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Hospitals are an important part of Australia's health landscape, providing services to many Australians every year.

For detailed information see Australian hospital statistics reports.

For highlights see Australia's hospitals 2014–15 at a glance.


Australia's hospitals 2014–15 at a glance

Australia’s hospitals 2014–15 at a glance presents key summary statistics from each of the AIHWs Australian hospital statistics publications.

The report is also available as Australia’s hospitals 2014–15 at a glance: online


Hospital resources 2014–15

In 2014–15, there were 698 public hospitals and 624 private hospitals.

Bar chart compares $57 billion public hospital expenditure to $12 billion private hospital expenditure.
  • Public hospitals spent about $57 billion. Private hospitals spent more than $12 billion.
Pie chart shows breakdown of the hospital workforce: 42% clerical; 18% admin; 14% diagnostic/allied health; 13% salaried medical officers; 13% other.
  • About 330,000 FTE staff were employed in providing public hospital services. Nurses accounted for 42% of the labour force.

Non-admitted patient care 2014–15

In 2014–15, about 35 million outpatient services were provided by Australia’s public hospitals.

Bar chart shows millions of service events for non-admitted care: 4.5 procedural clinics; 10.5 consultation clinics; 3.6 stand-alone diagnostic clinics; 16.1 allied health or clinical nurse.
  • About 16 million services were in allied health/nurse specialist clinics.
  • About 10 million services were in medical consultation clinics.

Admitted patient care 2014–15

In 2014–15, there were about 10.2 million hospitalisations in public and private hospitals.

Infographic showing 3 public admissions v 2 private PNG
  • 3 in 5 were admitted to public hospitals,
    2 in 5 were admitted to private hospitals.
Indigenous Australians hospitalised 2.3 x the rate of other Australians PNG
  • Indigenous Australians were hospitalised at more than twice the rate for other Australians
1 in 4 admissions involved surgery PNG
  • 1 in 4 hospitalisations involved surgery
1 in 4 same-day admissions were for dialysis PNG
  • Almost 1 in 4 same-day admissions were for dialysis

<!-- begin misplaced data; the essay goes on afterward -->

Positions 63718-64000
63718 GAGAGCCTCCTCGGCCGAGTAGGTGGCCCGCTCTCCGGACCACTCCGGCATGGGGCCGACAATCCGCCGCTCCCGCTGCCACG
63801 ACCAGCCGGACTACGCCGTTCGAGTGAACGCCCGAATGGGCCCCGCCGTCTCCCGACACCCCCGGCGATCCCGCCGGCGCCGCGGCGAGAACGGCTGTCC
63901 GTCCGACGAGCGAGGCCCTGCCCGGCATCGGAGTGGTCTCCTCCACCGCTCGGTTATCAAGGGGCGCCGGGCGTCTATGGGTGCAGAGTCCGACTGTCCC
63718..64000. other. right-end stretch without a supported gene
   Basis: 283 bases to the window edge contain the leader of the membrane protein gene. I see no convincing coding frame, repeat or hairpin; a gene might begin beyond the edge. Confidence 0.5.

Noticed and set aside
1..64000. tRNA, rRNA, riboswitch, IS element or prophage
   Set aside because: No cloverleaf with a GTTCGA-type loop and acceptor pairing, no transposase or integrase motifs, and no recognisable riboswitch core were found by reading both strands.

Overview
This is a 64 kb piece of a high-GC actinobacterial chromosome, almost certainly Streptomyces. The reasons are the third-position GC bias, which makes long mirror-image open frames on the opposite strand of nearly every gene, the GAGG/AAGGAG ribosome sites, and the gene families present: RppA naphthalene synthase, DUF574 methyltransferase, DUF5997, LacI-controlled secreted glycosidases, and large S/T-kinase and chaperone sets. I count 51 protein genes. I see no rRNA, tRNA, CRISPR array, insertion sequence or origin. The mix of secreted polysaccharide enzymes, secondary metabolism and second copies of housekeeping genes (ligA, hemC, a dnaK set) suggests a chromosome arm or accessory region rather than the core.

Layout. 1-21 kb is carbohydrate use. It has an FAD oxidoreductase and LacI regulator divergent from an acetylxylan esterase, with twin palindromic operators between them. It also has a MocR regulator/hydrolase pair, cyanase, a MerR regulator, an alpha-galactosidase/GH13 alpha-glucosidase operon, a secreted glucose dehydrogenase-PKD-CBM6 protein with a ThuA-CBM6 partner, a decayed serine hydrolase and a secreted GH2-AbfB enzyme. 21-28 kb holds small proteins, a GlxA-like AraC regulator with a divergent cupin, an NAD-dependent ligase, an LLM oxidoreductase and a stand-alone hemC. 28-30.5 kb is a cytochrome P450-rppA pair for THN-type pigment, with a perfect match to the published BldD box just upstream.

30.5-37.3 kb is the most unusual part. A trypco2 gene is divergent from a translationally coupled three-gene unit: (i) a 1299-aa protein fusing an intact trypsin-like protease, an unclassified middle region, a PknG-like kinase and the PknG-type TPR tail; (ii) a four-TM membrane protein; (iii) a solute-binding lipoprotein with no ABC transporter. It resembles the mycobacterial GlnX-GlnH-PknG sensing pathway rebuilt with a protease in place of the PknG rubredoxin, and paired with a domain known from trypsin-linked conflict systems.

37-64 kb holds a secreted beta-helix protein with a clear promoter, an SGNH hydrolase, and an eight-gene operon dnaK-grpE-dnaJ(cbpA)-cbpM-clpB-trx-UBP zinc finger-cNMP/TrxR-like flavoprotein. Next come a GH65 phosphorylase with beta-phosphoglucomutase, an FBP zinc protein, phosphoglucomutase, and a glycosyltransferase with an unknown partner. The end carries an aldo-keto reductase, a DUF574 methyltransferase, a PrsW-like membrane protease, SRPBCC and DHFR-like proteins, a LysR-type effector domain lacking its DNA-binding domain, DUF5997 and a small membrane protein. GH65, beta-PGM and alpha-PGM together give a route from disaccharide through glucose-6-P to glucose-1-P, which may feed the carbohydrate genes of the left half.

Healthcare-associated infection in public hospitals 2014–15

Staphylococcus aureus bacteraemia (SAB) is a serious bloodstream infection that may be associated with hospital care. In 2014–15, 1,490 cases were reported, which was less than 1 case of SAB for every 10,000 days of patient care in Australia’s public hospitals.

Bar chart compares SAB rates for states & territories, ranging from .66 cases per 10,000 patient days in NT to .84 in ACT. The national rate is .77, under the benchmark of 2.0.
  • In 2014–15, SAB rates ranged from 0.66 cases per 10,000 days in the Northern Territory to 0.84 cases per 10,000 in the Australian Capital Territory.
Line graph shows the drop in the Australian national SAB rate from 1.10 in 2010-11 to 0.77 in 2014-15.
  • Between 2010–11 and 2014–15, the national SAB rate decreased from 1.10 cases to 0.77 cases per 10,000 days of patient care.

Emergency department care 2014–15

Australia’s public hospital emergency departments provide care for patients who may have an urgent need for medical or surgical care.

Icon shows 4 in 10 people wait less than 18 minutes in EDs and only 1 in 10 wait longer than 1 hour 33 minutes.
  • 50% of all patients received treatment by a medical officer or nurse within 18 minutes of arrival. 90% received treatment within 1 hour and 33 minutes. 10% waited longer than these times.
Bar chart shows proportion of people presenting to EDs being seen on time, from 81% in NSW to 59% in NT. The national average is 74%.
  • Patients who present to the emergency department are ‘triaged’ on presentation according to the urgency of their need for care. 74% of emergency department presentations were seen on time, ranging from 59% in the Australian Capital Territory to 81% in New South Wales.
Bar chart shows proportion of presentations to EDs being complete within 4 hours, from 79% in NSW to 62% in NT. The national average is 73%.
  • 73% of emergency department visits were completed within 4 hours, ranging from 62% in both the Northern Territory to to 79% in Western Australia.

Elective surgery 2014–15

Elective surgery is surgery that is not required on an emergency basis and can be planned in advance. About two-thirds of elective surgery in Australia is provided in private hospitals (for which waiting times are not available).

Patients who have elective surgery in public hospitals are usually placed on a waiting list and wait for varying periods of time, influenced by the urgency of their need for surgery.

This dashboard shows information on elective surgery in public hospitals in 2014–15.

Icon shows 4 in 10 people wait less than 35 days for elective surgery and only 1 in 10 wait longer than 262 days.
  • 50% of all patients were admitted for elective surgery within 35 days of being placed on the waiting list. 90% of all patients were admitted within 253 days. 10% waited longer than these times.
Bar chart shows median waiting times for elective surgery in States and Territories, ranging from from 27 days in QLD to 55 days in Tas. The national average is 35 days.
  • In Queensland, 50% of patients were admitted for surgery within 27­ days. The wait was longest in Tasmania (55 days).
Bar chart compares 17 days to 40 days.
  • In 2014–15, 50% of patients with cancer diagnoses were admitted for elective surgery in public hospitals within 17 days. This was 23 days less than for patients with other diagnoses.